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Monitor trees in Kuala Lumpur regularly to reduce risk of falling trees and branches

The local government must undertake more methodical and regular scrutiny of trees in the city

Fallen branches along Lorong Maarof, Bangsar Park, after a heavy downpour on the evening of 25 May 2024 – BENEDICT LOPEZ

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On Saturday evening, 25 May, at around 18:30, I was driving home when a sudden heavy downpour with strong winds swept across Bangsar.

I thought I could reach home safely before any untoward incident could happen, but I was unlucky.

As I was turning from Jalan Bangsar into Jalan Maarof, a tree branch crashed down a few feet away from my car. If I had been driving any faster, it would have hit my car, perhaps even damaging it. Luckily, a Good Samaritan removed the fallen branches in the pouring rain.

I notice many trees in the city do not have strong roots. When a heavy downpour or strong winds lash the city, these trees tumble down easily. This was what happened that day, with trees falling like dominos in various parts of Kuala Lumpur.

Trees that are susceptible to parasitical plants must also be checked often. Various organisms thrive off these trees, suffocating them.

Several parts of the country frequently face thunderstorms nowadays. Many tall buildings and trees, especially those with compressed leaves, hinder the wind flow, causing a tunnel effect.

Trees in the city need to be trimmed and pruned regularly.

Kuala Lumpur City Hall engages contractors to handle tree maintenance. They include arborists or tree surgeons, who advise on how to manage these trees and what species of trees are suitable for a particular area. These maintenance personnel must increase the frequency of their checks.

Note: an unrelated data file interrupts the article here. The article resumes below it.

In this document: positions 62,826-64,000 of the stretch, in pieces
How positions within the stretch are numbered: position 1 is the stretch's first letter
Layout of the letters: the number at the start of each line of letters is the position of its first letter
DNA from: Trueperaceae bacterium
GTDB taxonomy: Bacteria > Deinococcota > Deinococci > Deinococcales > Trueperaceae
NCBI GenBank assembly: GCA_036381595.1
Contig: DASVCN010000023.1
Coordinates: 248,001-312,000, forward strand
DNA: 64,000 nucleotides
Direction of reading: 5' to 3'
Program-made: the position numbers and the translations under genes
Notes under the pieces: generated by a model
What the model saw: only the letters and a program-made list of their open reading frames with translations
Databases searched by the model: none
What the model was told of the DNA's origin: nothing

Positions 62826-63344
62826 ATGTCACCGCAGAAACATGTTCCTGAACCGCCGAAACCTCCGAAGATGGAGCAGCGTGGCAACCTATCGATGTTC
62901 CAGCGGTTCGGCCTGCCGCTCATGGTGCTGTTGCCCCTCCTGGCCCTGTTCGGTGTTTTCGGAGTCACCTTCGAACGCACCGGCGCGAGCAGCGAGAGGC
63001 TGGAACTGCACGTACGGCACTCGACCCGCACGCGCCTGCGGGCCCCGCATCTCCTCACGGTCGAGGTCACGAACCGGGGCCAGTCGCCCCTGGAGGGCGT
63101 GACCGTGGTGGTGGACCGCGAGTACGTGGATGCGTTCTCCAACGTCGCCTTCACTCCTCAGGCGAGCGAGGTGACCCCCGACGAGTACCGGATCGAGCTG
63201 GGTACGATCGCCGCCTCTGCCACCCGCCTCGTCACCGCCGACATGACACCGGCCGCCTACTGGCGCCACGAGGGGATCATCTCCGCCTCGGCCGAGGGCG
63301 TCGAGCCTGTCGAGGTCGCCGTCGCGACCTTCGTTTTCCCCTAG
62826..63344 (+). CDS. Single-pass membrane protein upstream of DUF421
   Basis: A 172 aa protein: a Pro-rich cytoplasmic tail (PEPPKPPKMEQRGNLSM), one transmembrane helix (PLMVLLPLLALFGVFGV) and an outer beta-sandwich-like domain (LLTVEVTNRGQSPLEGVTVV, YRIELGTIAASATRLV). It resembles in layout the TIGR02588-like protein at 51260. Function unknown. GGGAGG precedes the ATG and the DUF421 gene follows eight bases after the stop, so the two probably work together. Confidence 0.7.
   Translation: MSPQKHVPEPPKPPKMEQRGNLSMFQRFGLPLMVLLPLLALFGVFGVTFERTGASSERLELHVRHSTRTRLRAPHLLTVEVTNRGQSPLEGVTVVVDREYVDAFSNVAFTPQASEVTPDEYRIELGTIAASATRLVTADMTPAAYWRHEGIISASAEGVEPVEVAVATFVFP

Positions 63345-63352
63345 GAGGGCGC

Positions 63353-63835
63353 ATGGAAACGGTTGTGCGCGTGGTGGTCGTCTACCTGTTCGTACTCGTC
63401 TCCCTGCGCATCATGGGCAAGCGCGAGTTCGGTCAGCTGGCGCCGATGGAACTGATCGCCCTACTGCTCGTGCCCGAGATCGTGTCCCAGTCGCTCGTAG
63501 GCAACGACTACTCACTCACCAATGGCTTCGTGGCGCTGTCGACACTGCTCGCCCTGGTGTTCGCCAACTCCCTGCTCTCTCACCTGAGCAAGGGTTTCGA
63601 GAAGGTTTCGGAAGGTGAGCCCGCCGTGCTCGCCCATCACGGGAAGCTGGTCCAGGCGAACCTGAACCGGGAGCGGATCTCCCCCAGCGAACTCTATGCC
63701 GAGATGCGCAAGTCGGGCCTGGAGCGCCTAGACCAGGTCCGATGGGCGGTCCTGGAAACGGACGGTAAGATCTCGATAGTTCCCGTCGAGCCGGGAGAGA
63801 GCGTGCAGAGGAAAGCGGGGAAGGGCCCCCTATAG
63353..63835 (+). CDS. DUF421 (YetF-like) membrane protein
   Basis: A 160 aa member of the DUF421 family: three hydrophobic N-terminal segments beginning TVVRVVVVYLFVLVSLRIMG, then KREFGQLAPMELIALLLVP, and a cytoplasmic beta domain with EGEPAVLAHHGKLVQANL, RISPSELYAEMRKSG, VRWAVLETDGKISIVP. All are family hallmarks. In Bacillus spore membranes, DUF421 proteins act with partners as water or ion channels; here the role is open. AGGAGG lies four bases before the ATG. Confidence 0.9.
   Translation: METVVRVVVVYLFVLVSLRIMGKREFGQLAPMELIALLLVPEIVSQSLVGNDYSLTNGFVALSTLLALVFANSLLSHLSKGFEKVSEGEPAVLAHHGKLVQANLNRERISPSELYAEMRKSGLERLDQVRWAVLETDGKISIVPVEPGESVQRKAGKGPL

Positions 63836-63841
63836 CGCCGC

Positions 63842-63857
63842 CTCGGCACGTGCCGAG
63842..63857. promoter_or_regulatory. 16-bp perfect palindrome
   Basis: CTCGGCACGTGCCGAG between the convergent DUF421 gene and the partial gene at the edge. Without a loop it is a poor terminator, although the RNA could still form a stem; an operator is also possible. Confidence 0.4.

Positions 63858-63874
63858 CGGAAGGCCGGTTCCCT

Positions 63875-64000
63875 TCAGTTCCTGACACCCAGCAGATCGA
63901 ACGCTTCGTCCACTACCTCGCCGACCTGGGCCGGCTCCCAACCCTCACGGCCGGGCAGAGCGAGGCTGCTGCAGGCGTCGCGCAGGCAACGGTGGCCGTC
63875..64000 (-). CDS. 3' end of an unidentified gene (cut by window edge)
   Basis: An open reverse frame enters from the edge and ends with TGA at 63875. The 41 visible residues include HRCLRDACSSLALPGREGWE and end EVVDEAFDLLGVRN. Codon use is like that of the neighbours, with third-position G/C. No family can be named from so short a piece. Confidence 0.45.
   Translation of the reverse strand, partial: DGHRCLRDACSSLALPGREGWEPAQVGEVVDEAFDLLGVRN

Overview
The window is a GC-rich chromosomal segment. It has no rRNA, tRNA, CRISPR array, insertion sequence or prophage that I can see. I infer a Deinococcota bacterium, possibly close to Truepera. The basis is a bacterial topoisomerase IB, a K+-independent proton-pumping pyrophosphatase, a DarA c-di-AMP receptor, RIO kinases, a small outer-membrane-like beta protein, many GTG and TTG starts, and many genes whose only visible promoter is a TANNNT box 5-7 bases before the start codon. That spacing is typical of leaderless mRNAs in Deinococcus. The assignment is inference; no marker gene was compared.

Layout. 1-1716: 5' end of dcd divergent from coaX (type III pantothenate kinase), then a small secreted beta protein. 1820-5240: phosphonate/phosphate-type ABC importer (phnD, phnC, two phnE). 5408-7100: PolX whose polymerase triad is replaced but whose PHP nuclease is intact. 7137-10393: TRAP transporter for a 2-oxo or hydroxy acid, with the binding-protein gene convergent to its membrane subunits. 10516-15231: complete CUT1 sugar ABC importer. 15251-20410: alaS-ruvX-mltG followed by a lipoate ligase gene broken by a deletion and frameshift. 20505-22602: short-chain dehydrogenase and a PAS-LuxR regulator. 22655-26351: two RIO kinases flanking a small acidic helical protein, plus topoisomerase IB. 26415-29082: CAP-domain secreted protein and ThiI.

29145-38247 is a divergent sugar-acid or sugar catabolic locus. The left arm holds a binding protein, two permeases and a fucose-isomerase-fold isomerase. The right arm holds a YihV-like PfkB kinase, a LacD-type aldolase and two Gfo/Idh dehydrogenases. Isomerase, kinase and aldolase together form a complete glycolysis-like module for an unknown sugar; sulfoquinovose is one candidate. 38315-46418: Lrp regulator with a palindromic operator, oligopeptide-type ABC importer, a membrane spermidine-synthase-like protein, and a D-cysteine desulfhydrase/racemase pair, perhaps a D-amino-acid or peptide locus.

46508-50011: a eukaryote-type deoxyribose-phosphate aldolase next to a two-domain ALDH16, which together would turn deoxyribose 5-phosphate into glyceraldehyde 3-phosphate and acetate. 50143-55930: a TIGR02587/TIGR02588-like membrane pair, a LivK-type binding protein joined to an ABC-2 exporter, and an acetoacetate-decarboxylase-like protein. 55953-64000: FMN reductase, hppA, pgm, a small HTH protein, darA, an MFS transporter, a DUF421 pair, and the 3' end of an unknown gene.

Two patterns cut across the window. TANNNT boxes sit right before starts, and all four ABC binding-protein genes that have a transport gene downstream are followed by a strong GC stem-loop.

In fairness, I must say that whenever I complained that the trees in Bangsar Park and Lucky Gardens need trimming, the work is carried out. The trimming is done professionally by City Hall and only when necessary are the trees cut down.

READ MORE:  Rooting out causes of fallen trees

City Hall is confronted with a dilemma. It has to ensure Kuala Lumpur maintains its green city status while ensuring the safety of urban dwellers and commuters.

Some have expressed anxiety about their safety. Others have called for more regular monitoring of the trees and closer checks on older trees. This is a justified request.

The recent heavy downpour with ferocious winds that resulted in trees crashing down was an eye-opener. It showed the need for a more methodical and regular scrutiny of trees in the city.

Because of the unpredictable, harsh weather of late, City Hall needs to intensify its efforts to check on trees in the city. It has to take urgent action to avert property damage, traffic disruptions and loss of life.

The local government needs to provide enough money and staff for regular inspections. These personnel have to remove dead or decaying branches and prune overgrown branches that pose a danger to urban dwellers.

Pre-emptive measures for tree maintenance will reduce the danger posed by falling trees and branches.

The local government must prioritise public safety to prevent a recurrence of similar incidents.

The views expressed in Aliran's media statements and the NGO statements we have endorsed reflect Aliran's official stand. Views and opinions expressed in other pieces published here do not necessarily reflect Aliran's official position.

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Benedict Lopez
Benedict Lopez was director of the Malaysian Investment Development Authority in Stockholm and economics counsellor at the Malaysian embassy there in 2010-2014. He covered all five Nordic countries in the course of his work. A pragmatic optimist and now an Aliran member, he believes Malaysia can provide its people with the same benefits found in the Nordic countries - not a far-fetched dream but one he hopes will be realised in his lifetime
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Martin
Martin
5 Jun 2024 6.07pm

Trees need to feed to be healthy, however, we sweep the streets of their food sources on a regular basis to have clean paths and clear drains. Then we poison what is left to kill pests and the insect life the trees need.
I think a different approach is required if we wish to coexist with nature. Trees sink a lot of carbon that we produce. The local authority could be paid for that by net zero businesses. In this way the wildlife in the city can pay for its upkeep. Trees, and the soils that they make, absorb and slow water when they are not interfered with. This suggests that trees should form part of the long term drainage planning for the city. Which of course requires a robust planning department free of the influence of money adicts.

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